Given the multi-sig wallet vulnerability with Parity, I am curious why Parity wallet users are unable to access their ether using the private key provided by Parity?

Perhaps my understanding of the vulnerability (and the way Parity works, for that matter) is incomplete, but my assumption was that if you received ether to an Ethereum address that Parity created for you, you should be able to access that address using the private key. One could just use MyEtherWallet with their private key to access the funds in an address.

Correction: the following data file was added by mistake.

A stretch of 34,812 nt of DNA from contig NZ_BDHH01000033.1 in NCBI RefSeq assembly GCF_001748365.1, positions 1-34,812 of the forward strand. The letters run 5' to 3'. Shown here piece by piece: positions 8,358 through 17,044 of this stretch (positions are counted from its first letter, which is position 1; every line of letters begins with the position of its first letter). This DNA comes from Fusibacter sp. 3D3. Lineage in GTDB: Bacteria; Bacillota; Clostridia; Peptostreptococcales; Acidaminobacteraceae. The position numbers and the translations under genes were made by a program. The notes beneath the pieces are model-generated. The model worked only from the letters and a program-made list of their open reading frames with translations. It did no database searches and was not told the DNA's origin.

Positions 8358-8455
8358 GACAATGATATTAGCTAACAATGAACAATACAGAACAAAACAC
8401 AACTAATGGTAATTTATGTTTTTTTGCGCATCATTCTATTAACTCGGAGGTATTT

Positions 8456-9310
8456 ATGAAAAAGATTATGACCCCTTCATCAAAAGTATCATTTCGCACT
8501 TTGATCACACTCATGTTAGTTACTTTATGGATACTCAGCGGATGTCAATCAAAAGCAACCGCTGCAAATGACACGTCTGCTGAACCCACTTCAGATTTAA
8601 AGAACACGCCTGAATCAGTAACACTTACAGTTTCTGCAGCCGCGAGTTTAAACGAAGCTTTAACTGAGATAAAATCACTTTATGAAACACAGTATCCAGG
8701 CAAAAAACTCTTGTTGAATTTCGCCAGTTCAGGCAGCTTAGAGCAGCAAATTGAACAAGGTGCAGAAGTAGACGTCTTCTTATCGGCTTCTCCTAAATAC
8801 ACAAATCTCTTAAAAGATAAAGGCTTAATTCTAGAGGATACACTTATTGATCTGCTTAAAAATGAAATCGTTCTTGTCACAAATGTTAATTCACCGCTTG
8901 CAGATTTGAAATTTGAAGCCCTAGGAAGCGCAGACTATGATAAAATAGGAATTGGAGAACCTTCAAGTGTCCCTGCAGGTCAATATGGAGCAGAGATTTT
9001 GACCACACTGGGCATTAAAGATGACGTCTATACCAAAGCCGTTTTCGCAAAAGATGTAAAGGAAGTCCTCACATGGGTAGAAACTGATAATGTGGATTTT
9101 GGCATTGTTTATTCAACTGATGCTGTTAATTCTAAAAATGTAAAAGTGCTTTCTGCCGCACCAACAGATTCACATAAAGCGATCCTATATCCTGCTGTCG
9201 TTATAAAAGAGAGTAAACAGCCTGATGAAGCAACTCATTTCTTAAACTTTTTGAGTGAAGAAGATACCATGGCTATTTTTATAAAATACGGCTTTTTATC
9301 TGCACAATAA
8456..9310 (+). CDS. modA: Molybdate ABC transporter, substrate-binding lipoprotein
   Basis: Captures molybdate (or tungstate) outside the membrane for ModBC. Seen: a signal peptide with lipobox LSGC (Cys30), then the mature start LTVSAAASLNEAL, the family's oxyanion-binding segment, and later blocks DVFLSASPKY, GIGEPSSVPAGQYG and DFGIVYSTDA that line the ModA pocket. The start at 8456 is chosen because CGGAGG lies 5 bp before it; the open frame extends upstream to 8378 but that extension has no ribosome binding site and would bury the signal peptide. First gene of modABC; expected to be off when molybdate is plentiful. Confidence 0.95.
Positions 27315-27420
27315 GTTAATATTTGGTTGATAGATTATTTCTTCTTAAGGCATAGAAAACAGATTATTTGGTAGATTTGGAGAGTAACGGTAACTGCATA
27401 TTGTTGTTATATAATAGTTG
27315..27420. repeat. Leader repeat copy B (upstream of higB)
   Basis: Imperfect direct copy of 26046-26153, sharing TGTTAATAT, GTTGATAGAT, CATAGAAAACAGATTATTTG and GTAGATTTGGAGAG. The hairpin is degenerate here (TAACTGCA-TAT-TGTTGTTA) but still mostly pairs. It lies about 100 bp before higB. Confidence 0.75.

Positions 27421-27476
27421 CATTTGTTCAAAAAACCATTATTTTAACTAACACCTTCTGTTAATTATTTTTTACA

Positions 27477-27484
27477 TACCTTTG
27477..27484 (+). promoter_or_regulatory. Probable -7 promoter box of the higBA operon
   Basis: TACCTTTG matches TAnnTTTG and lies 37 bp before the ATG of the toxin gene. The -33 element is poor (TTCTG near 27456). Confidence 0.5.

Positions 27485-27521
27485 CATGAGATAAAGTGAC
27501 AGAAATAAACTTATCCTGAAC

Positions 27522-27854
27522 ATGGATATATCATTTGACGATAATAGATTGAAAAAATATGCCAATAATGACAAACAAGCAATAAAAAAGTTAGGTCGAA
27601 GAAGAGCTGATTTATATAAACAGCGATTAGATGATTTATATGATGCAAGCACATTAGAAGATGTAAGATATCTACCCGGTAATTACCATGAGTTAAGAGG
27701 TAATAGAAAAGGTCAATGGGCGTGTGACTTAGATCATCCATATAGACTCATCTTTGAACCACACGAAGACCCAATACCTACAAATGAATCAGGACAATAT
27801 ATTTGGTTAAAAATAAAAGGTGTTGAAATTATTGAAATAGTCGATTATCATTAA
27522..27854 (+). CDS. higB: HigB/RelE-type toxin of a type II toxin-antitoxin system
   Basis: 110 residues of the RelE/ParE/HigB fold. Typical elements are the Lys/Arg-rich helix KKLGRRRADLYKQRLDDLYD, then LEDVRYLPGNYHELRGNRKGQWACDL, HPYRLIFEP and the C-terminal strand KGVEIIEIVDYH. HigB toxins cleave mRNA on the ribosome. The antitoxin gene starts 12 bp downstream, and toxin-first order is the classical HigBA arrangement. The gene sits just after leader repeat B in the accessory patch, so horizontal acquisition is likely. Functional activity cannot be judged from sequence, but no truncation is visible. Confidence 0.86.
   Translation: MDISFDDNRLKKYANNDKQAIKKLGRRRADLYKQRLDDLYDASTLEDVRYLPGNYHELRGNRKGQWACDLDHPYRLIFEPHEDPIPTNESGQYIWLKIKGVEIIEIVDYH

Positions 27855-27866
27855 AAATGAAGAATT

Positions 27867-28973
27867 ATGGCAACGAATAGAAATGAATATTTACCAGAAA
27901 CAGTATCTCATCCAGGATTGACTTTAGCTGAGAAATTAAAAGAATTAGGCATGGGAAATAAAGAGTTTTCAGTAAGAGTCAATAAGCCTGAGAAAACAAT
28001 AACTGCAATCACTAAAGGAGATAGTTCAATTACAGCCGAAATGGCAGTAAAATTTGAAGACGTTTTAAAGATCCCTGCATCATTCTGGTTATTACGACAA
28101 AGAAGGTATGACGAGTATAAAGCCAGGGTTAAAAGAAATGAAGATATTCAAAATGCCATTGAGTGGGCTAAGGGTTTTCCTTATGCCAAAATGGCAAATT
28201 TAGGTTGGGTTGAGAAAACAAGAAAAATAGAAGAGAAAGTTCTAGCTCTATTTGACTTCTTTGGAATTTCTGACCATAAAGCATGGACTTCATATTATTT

According to this answer, it appears Parity does not provide you with the actual private key and you would've had to use the ethkey generate random command to "export" the private keys?

1 Answer 1


The problem is that there is no private key for the multisig wallets- they are contracts.

Contract addresses are determined by hashing the address of the creator of the contract with a nonce, they are not the hash of an ecdsa public key.

The multisig wallet was a contract with associated code that allowed authorized accounts to withdraw the funds, but then the code was deleted, leaving the funds with no means of withdrawal.


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